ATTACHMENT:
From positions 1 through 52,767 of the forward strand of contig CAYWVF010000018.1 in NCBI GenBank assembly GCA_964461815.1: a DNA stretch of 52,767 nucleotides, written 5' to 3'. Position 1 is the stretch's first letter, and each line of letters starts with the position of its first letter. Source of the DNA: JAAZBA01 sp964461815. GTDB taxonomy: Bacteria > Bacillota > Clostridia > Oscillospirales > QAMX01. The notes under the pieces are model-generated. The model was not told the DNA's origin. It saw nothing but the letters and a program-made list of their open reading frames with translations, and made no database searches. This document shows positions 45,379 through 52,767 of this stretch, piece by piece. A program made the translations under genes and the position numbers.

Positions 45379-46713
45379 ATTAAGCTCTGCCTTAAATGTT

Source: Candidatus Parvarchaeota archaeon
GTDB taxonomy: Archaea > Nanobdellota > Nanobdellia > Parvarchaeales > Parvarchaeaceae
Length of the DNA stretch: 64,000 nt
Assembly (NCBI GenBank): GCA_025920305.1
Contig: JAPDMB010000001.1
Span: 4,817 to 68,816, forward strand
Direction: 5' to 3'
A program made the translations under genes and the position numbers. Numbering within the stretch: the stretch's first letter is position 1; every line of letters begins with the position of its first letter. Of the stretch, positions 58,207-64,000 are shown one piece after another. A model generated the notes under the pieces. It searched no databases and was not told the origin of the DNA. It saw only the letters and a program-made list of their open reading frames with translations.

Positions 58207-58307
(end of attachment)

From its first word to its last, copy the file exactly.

From positions 1 through 52,767 of the forward strand of contig CAYWVF010000018.1 in NCBI GenBank assembly GCA_964461815.1: a DNA stretch of 52,767 nucleotides, written 5' to 3'. Position 1 is the stretch's first letter, and each line of letters starts with the position of its first letter. Source of the DNA: JAAZBA01 sp964461815. GTDB taxonomy: Bacteria > Bacillota > Clostridia > Oscillospirales > QAMX01. The notes under the pieces are model-generated. The model was not told the DNA's origin. It saw nothing but the letters and a program-made list of their open reading frames with translations, and made no database searches. This document shows positions 45,379 through 52,767 of this stretch, piece by piece. A program made the translations under genes and the position numbers.

Positions 45379-46713
45379 ATTAAGCTCTGCCTTAAATGTT

Source: Candidatus Parvarchaeota archaeon
GTDB taxonomy: Archaea > Nanobdellota > Nanobdellia > Parvarchaeales > Parvarchaeaceae
Length of the DNA stretch: 64,000 nt
Assembly (NCBI GenBank): GCA_025920305.1
Contig: JAPDMB010000001.1
Span: 4,817 to 68,816, forward strand
Direction: 5' to 3'
A program made the translations under genes and the position numbers. Numbering within the stretch: the stretch's first letter is position 1; every line of letters begins with the position of its first letter. Of the stretch, positions 58,207-64,000 are shown one piece after another. A model generated the notes under the pieces. It searched no databases and was not told the origin of the DNA. It saw only the letters and a program-made list of their open reading frames with translations.

Positions 58207-58307